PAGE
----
With the aforementioned contents of reformation, Protestantism had new colors that were suitable for the lifestyle of the middle and lower middle classes, intellectuals and city- dwellers in the industrial society. Moreover, since Protestantism adopted an active and healthy lifestyle and fostered democratic organizations, it could approach those who were culturally uncivilized or polytheists.

Protestant church in Ben Tre, Vietnam
Protestant church in Ben Tre, Vietnam

Protestantism has a dynamic course of action and always makes changes in both form and content to suit the social context.
Particularly, it pays much attention to and actively participates in social activities, especially those related to charity, as a means of evangelizing and extending. This not only increases its attraction and prestige but also enables it to approach and coexist with different political institutions in any country in the world.
Although Protestantism is appreciated as a progressive, active and adaptable religion, some of its sects remain conservative, especially in terms of culture and lifestyle. Some Protestant sects try to establish a monopoly; completely deny all the cultural values, beliefs, customs and practices; and even ostracize Catholic sects in places where Protestantism is firmly rooted. This rigid and conservative attitude has resulted in cultural conflicts between the Protestant and traditional cultures and beliefs.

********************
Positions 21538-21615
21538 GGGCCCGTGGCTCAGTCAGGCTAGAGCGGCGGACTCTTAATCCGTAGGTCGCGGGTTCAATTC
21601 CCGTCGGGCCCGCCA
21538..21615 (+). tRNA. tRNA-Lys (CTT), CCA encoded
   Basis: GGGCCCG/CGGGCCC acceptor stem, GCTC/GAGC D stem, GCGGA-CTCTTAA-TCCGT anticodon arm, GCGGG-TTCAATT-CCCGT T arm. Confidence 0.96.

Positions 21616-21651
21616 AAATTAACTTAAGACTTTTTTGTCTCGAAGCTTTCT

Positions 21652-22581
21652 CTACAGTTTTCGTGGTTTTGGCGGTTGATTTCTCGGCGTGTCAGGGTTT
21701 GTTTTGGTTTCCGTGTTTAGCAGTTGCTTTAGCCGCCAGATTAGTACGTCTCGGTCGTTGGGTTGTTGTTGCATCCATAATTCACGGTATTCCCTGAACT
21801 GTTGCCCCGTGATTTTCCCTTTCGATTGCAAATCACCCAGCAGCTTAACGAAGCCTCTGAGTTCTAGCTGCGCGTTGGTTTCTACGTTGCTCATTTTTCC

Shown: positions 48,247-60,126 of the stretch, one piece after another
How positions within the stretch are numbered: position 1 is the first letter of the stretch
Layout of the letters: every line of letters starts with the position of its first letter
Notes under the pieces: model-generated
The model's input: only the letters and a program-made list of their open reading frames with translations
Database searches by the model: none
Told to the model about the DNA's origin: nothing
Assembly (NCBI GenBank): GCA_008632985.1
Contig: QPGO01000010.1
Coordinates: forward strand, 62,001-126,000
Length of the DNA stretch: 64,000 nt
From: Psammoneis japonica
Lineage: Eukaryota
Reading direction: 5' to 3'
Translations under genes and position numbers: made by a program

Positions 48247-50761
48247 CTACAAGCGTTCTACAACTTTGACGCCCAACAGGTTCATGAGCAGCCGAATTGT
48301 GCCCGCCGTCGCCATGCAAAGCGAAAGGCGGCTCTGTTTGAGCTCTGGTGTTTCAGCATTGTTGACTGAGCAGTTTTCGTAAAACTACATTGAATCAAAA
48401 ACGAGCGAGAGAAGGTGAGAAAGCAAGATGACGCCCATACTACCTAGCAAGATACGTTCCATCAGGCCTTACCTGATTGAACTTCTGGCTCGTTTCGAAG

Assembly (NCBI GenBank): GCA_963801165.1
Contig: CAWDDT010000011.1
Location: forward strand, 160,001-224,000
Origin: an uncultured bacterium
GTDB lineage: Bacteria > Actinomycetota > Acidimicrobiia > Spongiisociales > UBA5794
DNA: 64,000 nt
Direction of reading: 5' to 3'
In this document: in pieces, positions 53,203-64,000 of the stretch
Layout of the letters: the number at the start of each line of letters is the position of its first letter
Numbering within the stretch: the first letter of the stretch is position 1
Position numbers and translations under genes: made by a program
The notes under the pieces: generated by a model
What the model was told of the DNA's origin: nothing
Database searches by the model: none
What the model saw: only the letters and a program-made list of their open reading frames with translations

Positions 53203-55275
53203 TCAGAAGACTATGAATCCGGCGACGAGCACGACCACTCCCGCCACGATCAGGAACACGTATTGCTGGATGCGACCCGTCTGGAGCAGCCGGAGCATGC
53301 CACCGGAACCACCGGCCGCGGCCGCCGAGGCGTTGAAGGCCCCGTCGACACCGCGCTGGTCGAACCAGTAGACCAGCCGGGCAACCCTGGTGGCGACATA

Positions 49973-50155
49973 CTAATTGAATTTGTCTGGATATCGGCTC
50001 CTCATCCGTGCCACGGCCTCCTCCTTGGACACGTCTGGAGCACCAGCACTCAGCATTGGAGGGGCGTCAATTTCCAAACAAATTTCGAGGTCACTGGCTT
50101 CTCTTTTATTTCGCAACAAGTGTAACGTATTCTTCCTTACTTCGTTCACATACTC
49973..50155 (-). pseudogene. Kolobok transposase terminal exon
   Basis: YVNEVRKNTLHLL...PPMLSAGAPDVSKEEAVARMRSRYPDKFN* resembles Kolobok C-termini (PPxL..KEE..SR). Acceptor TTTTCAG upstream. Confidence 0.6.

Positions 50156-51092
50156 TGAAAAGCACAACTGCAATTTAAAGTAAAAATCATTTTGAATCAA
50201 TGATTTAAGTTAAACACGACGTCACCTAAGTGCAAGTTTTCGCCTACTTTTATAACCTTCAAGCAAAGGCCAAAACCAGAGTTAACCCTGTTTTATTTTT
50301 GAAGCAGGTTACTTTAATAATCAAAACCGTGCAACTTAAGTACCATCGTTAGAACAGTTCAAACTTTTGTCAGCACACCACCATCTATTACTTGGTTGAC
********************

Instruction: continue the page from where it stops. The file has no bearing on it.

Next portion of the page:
Currently, there are approximately 550 million Protestant followers in more than 130 nations of all continents. Most of them live in West Europe, North Europe and North America (mainly in the United States of America). Korea is the Asian nation with the largest number of Protestants, making up 40 percent of its population.